In this 1964 Saint Augustine Lecture, Callahan shows how Augustine refashioned three major doctrines which he inherited from his Greek and Christian predecessors. By far the most interesting doctrine that Callahan presents deals with the evolution of the concept of perfection. The author traces the development of the concept from its most anthropomorphic appearance in Homer and the pre-Socratics to its most famous expression in the ontological argument of Anselm. He shows how Anselm had derived his own argument (...) for God's perfection from an argument which Augustine used in the seventh book of the Confessions to establish God's incorruptibility. Callahan also examines Augustine's presentation of the ancient theme of the "flight of the soul" from the evils of this earth to the sanctuary of holiness or wisdom. In this portion of his lecture and in the final portion that deals with Augustine's psychological approach to the problem of time, Callahan is not at his best. His speculation on the extent of Augustine's indebtedness to Gregory of Nyssa provides the reader with little insight into Augustine's own viewpoint. This tendency toward distraction flaws the book because it fails to point out how Augustine infused inherited philosophical abstractions with the baroque vitality of his own genius.--W. D. T. (shrink)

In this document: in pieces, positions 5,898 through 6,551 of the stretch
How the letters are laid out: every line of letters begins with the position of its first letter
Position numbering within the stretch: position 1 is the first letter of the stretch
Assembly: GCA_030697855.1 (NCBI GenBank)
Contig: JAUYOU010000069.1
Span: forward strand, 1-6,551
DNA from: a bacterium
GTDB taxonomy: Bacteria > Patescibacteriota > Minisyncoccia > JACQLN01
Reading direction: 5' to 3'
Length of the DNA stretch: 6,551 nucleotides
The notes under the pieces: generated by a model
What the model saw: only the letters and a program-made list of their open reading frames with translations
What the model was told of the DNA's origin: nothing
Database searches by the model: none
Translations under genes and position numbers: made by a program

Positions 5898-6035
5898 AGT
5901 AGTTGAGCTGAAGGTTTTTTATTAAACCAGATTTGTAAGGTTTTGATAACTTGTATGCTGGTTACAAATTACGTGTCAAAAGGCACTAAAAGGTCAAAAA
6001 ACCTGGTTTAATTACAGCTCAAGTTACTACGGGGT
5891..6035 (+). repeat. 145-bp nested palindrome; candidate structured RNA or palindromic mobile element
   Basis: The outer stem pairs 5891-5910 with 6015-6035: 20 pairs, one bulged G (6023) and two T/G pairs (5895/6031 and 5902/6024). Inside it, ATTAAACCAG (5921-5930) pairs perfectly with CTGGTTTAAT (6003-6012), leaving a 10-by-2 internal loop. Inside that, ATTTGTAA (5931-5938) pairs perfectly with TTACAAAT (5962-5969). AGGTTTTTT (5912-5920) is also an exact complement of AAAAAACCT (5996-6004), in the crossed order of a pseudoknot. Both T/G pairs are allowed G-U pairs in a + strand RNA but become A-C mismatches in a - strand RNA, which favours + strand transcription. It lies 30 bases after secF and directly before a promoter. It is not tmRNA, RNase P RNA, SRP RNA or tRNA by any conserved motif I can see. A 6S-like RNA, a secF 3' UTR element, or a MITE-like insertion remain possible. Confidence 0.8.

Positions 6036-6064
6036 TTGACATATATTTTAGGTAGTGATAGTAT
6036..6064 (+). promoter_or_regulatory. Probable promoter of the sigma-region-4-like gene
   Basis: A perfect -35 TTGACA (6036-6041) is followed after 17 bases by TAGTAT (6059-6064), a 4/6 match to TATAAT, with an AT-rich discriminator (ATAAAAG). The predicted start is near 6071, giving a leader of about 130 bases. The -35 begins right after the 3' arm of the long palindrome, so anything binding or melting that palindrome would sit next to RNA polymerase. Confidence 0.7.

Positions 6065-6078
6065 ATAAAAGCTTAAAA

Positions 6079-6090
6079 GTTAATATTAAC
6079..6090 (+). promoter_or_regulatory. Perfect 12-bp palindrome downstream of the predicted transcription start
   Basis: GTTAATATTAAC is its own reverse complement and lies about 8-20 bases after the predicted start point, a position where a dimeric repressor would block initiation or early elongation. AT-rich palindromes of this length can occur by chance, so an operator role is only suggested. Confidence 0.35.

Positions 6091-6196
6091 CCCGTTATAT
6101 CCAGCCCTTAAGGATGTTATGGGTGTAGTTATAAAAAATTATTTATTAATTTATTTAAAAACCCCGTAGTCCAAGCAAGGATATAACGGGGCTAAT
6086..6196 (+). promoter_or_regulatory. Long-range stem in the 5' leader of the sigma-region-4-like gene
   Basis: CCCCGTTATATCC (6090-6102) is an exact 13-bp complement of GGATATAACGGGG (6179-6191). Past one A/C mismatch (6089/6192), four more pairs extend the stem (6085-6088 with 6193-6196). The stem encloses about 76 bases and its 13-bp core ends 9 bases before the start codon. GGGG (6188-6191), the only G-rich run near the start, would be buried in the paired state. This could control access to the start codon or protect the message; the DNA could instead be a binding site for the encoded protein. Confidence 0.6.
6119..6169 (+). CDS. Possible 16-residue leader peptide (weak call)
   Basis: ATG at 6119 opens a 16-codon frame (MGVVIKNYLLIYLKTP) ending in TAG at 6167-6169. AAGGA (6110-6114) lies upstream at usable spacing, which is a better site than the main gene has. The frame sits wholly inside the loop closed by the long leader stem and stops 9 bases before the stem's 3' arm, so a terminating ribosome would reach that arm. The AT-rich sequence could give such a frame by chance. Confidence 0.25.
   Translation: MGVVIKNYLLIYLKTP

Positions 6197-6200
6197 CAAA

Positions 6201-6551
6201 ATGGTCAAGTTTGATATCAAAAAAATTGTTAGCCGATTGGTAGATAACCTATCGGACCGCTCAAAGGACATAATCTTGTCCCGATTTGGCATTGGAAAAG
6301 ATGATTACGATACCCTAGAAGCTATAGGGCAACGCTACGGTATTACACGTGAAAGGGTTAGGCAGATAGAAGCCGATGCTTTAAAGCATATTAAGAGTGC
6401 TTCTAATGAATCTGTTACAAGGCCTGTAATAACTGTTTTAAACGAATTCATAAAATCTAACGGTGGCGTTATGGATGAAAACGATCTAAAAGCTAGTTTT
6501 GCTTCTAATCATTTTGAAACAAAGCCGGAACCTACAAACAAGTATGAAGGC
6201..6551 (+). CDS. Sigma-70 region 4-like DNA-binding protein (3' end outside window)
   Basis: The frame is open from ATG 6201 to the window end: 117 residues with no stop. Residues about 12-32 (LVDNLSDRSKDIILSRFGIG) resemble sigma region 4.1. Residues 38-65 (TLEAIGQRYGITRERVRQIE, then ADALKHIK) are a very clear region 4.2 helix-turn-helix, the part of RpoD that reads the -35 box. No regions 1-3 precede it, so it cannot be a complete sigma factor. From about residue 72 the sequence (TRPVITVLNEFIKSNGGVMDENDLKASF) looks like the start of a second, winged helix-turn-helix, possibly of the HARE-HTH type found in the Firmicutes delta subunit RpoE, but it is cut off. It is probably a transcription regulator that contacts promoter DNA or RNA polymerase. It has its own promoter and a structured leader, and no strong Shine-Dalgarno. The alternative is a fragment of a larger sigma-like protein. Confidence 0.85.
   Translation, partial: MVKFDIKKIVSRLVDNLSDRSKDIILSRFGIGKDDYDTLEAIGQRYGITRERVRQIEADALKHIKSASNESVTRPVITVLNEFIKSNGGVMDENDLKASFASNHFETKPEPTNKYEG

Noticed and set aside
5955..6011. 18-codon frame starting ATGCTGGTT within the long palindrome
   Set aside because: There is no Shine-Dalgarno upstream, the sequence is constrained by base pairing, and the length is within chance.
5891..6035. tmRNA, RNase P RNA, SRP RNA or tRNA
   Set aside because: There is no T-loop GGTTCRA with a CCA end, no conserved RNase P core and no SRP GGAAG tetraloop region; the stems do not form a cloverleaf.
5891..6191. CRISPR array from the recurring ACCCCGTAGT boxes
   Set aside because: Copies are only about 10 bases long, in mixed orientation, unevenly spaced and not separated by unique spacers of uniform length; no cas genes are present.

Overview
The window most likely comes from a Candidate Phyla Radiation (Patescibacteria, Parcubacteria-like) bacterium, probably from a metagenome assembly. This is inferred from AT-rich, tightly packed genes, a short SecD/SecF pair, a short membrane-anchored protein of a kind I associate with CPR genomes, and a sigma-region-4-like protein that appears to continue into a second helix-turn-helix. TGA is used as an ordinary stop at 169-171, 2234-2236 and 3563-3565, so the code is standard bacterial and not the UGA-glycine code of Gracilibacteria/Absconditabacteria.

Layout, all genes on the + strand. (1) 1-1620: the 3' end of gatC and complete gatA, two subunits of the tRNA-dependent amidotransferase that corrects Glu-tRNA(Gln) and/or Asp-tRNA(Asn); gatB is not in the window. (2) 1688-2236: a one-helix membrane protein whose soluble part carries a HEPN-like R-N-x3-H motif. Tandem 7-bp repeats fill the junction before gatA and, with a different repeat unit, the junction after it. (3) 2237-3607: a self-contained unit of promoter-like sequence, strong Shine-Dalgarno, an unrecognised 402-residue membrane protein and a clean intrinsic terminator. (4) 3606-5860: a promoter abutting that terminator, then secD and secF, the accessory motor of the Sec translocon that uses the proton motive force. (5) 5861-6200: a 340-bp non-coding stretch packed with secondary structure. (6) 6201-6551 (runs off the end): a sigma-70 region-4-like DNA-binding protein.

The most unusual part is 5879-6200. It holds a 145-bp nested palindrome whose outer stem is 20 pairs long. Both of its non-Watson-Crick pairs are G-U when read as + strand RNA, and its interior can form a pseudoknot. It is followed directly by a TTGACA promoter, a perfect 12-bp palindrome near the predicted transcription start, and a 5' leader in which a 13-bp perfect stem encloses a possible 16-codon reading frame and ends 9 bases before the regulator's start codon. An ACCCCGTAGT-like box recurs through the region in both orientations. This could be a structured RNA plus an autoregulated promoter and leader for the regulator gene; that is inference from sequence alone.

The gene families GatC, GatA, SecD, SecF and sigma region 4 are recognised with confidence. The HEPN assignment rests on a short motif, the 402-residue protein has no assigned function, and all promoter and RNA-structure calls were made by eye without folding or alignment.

This bibliography signals a monumental event in philosophical research and for the future of comparative philosophy, East and West. It is in effect the first volume of the proposed multi-volumed Encyclopedia of Indian Philosophies which has been inaugurated with this research tool. The outline of the bibliography will constitute the table of contents for the subsequent volumes of the forthcoming encyclopedia, now being written by an international team of scholars. The entire enterprise is sponsored by the American Institute of Indian (...) Studies and is under their general supervision. The bibliography, which has taken five years to complete and consists of 9222 entries, will be revised periodically as more material is compiled from the Indian languages and as contemporary work continues. Since Indian thought systems do not clearly differentiate between religious and philosophical expression, the compiler limited his selections to the Indian darsanas and vyakaranas. Indian literature is included if it is philosophical throughout, theoretical in function, and expository in content. This excludes the more didactic literature such as religious scriptures and classics. Three general sections divide the work: Sanskrit texts with authors known; Sanskrit texts with authors unknown; secondary literature arranged according to the various philosophical schools. General sections on Jainism, the traditions of Buddhism, and Hinduism offer philosophical sources for the major Indian religions. The listings are chronological within a particular subject. This not only facilitates additions to the bibliography but also gives a focus to scholarly discussion on a particular point. The work ends with three indices: Index of Names of Persons; Index of Titles ; Index of Books and Articles. The final index should prove the most useful to the researcher and general scholar. The publishing of the bibliography, done in India and according to Indian standards, is inferior in binding and paper stock. The price, Rs.80., has been listed in American bookstores at various prices from $18.00 to $24.00 for those who do not wish to order directly from the Indian publisher. The American Institute of Indian Studies should be commended for directing this work and every effort should be made for the completion of the entire encyclopedia. In terms of Asian studies it is the most significant publishing venture since the appearance of Max Mueller’s Sacred Books of the East over a century ago. Mueller opened the world of Asian religions to Western investigation while this bibliography should expose the breadth of Indian philosophy both in its intrinsic value and its effect upon world philosophy.—W. C. C. (shrink)